Saturday, August 21, 2010

Don't Mess with Mr. In-between

I'm about 60 pages into Emma Donoghue's new book Inseparable: Desire Between Women in Literature (Knopf, 2010), and enjoying it a great deal. Donoghue is best known as a novelist, but she's a scholar too, and a good one. Her earlier Passions Between Women (HarperCollins, 1995) not only taught me a lot but encouraged my own take on the history of sexuality.

In her chapter on inseparable romantic friends, Donoghue says that "opposites attract ... is one of our culture's most beloved truisms" (60).
The fact is, in Renaissance literature, love was very often thought to be based not on contrast but on similarity; the classical model was the romantic bond between two men. Like calls to like; birds of a feather flock together. There is an intriguing exchange in Honore D'Urfe's (1607-1627), when a jealous man called Hylas asks sneeringly if "Alexis" (a man disguised as a priestess) finds shepherdesses more appealing than shepherds, and "she" answers proudly, "Have no doubt about it, and blame no one but nature, who wants everyone to love his own kind." When Leonard Willan dramatizes D'Urfe's saga as Astraea (1651), he included a debate between a woman and a man, to be judged by their mutual object of desire, Diana. Phillis argues that same-sex passion is strongest because love grows from "Equality and Sympathy"; Sylvander counters that mating requires difference.

You plead th'advantage of your Sexe, as bent
To love sembable were natures Intent;
In Beasts see where her motives simple be,
Their prevservations shall t'each contrarie [60-61].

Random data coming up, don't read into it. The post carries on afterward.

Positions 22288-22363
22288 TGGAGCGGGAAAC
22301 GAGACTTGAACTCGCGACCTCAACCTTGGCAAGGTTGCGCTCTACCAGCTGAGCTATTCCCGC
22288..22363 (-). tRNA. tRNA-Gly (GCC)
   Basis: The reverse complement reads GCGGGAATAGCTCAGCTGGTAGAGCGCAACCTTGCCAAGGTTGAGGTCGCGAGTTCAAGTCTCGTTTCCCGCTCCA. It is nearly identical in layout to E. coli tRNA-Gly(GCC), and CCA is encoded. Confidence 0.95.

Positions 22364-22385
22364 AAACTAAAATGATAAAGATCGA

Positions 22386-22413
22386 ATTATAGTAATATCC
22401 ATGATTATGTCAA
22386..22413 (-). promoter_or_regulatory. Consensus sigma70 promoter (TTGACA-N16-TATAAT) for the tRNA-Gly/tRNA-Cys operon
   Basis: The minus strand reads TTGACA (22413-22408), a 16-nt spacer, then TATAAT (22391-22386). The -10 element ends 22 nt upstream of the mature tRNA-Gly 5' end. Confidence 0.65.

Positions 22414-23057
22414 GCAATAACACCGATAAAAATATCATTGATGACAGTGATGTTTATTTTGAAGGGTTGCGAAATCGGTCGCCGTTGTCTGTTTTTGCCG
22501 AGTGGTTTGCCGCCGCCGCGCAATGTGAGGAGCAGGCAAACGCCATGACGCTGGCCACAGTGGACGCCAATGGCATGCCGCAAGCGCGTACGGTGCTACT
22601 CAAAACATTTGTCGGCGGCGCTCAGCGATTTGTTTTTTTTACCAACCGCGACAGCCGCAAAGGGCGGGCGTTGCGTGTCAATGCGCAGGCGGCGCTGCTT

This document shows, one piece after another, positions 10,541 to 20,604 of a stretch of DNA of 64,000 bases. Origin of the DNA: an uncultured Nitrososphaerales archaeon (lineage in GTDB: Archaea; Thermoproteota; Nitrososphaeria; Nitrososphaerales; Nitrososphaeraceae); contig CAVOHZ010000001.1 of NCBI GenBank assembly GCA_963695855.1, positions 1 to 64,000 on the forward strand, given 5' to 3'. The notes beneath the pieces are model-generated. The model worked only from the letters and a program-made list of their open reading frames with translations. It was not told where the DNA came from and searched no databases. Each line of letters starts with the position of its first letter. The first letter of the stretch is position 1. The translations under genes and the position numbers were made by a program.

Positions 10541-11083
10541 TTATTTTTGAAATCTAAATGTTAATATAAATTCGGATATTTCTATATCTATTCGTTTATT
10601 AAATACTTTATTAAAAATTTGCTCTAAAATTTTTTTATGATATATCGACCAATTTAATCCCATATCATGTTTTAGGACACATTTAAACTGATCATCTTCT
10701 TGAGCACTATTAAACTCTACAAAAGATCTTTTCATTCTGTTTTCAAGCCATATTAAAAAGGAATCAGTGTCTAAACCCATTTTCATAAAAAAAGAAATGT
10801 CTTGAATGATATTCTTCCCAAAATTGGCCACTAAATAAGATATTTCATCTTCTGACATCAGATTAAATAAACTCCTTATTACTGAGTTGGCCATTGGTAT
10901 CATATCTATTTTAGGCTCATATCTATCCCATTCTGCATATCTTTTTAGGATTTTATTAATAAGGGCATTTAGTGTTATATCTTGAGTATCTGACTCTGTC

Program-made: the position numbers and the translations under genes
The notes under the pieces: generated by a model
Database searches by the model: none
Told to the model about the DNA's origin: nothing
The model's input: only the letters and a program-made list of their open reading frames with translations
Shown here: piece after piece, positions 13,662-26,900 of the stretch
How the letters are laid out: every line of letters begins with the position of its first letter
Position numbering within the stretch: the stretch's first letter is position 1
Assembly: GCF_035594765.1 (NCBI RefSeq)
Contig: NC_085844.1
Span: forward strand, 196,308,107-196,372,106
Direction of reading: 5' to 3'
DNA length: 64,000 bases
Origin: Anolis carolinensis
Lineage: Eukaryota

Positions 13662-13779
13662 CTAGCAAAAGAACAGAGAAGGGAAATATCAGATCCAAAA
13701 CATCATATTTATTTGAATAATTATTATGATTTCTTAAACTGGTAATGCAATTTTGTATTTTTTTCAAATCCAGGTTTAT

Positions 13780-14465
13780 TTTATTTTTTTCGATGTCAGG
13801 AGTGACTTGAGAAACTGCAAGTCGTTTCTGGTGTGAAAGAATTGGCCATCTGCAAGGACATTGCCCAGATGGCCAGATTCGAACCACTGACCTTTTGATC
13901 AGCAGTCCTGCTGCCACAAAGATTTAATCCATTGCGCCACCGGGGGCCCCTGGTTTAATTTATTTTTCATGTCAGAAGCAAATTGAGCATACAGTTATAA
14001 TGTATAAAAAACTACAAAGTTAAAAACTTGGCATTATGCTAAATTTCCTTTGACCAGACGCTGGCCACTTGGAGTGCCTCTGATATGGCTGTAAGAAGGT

What this shows, of course, is that both conceptions of love co-existed then, as they do now. (With good reason: both conceptions play a role in human loving.) It brought to mind some arguments I've seen about the value of same-sex erotic relationships, apart from the question of marriage. Some religious bigots have been arguing -- without any real basis for their arguments, of course -- that two men or two women can't form a couple as rich and rewarding as a mixed-sex couple, partly because men and women are opposites. Or because they're an animalistic fact of nature. Orson Scott Card also argued for the superiority of heterosexual marriage because it was unnatural, because it's “very, very hard -- to combine the lives of a male and female, with all their physical and personality differences, into a stable relationship that persists across time.”

But even within the Christian tradition these are shaky positions. Neither Jesus nor Paul thought much of heterosexuality, not even marriage. True, Paul used marriage as a metaphor for the relationship between Christ the Bridegroom and the Church the Bride -- but not between Christ and the individual believer, who he thought would do better to remain single if possible. The individual believer was the slave of Christ, not his bride. And I don't see oppositeness as the guiding conception of the sexes in the Genesis creation myths. Whether you go with Genesis 1, which has us created, male and female in Yahweh's image; or Genesis 2, where Eve was created from Adam's rib to be his helper, you won't find a meeting of opposites where men and women are concerned. The conception of sex/gender in the Hebrew Bible, at least, is more like the "one sex" model described by Thomas Laqueur in Making Sex: Body and Gender from the Greeks to Freud (Harvard, 1990).

Donoghue offers the story of Ruth and Naomi as an example of inseparable female friends. (The story of David and Jonathan is similar: "the soul of Jonathan was knit to the soul of David, and Jonathan loved him as himself" [1 Samuel 18:1-4].) Whether either relationship had erotic elements, it's significant that Ruth's famous words to Naomi have often been used in heterosexual weddings. If same-sex couples are so different from mixed-sex couples, and indeed inferior to them, why do heterosexuals keep using same-sex couples as their models?